Cabrera, given new life, then lined a ball toward the mound. Wakefield jabbed at it, but the ball struck his glove and rolled behind the mound into no-man's land for an infield hit. If Wakefield doesn't touch it - or catches it - it's a potential inning-ending double play.

"I was right there," Pedroia said. "I was playing him up the middle. Wake reacted. He knows I'm back there, but if he can get it he can turn two, too. Tough break for us."

Gutierrez scored to make it 2-0. Wakefield whiffed Travis Hafner for a third straight time, but Victor Martinez shot a ground-ball single through the left side, scoring Sizemore with the third run.

Delcarmen replaced Wakefield, the third straight Sox starter knocked out after just 4 2/3 innings, joining Curt Schilling and Daisuke Matsuzaka. It was the first time this season three straight Sox starters failed to go at least five innings. With one swing, Peralta doubled Cleveland's advantage, rocketing a 2-and-1 fastball into the right-field seats.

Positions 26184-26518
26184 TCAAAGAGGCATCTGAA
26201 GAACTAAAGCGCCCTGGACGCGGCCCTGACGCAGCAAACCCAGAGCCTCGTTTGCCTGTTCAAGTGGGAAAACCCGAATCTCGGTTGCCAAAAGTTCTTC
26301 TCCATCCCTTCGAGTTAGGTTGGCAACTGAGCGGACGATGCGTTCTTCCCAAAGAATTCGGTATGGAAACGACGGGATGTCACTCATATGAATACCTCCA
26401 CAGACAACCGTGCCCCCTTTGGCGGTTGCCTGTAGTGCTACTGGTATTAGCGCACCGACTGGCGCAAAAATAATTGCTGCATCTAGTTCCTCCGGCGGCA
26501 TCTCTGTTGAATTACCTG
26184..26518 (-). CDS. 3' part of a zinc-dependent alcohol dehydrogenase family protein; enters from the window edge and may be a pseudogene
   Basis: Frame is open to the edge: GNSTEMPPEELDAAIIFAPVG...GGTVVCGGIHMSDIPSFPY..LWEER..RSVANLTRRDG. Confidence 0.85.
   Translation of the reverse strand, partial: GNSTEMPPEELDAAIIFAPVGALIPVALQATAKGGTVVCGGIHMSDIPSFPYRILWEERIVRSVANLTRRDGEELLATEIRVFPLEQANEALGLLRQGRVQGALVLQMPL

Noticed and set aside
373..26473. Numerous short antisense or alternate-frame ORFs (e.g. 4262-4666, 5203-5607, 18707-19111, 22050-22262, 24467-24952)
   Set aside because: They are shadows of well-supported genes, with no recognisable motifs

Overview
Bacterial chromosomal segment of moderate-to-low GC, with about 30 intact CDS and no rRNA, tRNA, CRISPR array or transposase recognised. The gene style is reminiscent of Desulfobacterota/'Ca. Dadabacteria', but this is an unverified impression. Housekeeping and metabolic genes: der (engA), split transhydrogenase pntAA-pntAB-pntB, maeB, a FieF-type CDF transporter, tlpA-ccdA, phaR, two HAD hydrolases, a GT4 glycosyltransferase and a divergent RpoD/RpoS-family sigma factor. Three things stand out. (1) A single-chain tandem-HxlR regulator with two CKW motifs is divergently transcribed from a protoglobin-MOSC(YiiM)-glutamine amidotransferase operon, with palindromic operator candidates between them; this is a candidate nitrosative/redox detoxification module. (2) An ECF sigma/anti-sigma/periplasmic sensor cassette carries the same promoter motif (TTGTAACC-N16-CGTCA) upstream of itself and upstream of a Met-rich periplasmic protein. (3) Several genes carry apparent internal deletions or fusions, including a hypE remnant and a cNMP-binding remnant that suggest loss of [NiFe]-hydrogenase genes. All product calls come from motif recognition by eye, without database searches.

In the first 13 1/3 innings of this series, through the back-to-back home runs by Ramírez and Mike Lowell and the single by J.D. Drew that knocked out Game 2 starter Fausto Carmona, the Sox were raking Indians pitching at a .373 clip (19 for 51) and had outscored the Indians, 16-8.

But from that point until the back-to-back-to-backers by Youkilis, Ortiz, and Ramírez in the sixth inning last night, the Sox went into a .183 funk (13 for 71) over a span of 20 2/3 innings, and were outscored, 18-2.

Shackled by sinkerballer Jake Westbrook in Game 3, the Sox were shut out through five innings by Paul Byrd until Youkilis connected to open the sixth. Byrd was dismissed - after Ortiz went deep - for Jensen Lewis, who gave up Ramírez's blast. But that was the last time the Sox were heard from.

"They're a great team," Pedroia said. "They're definitely deserving of everything they got."

They haven't got it all yet.

"It's stunning," Wakefield said. "But there are a lot of guys in this clubhouse who have been there. We have our work cut out for us. Win Thursday. Bottom line."

Gordon Edes can be reached at

More from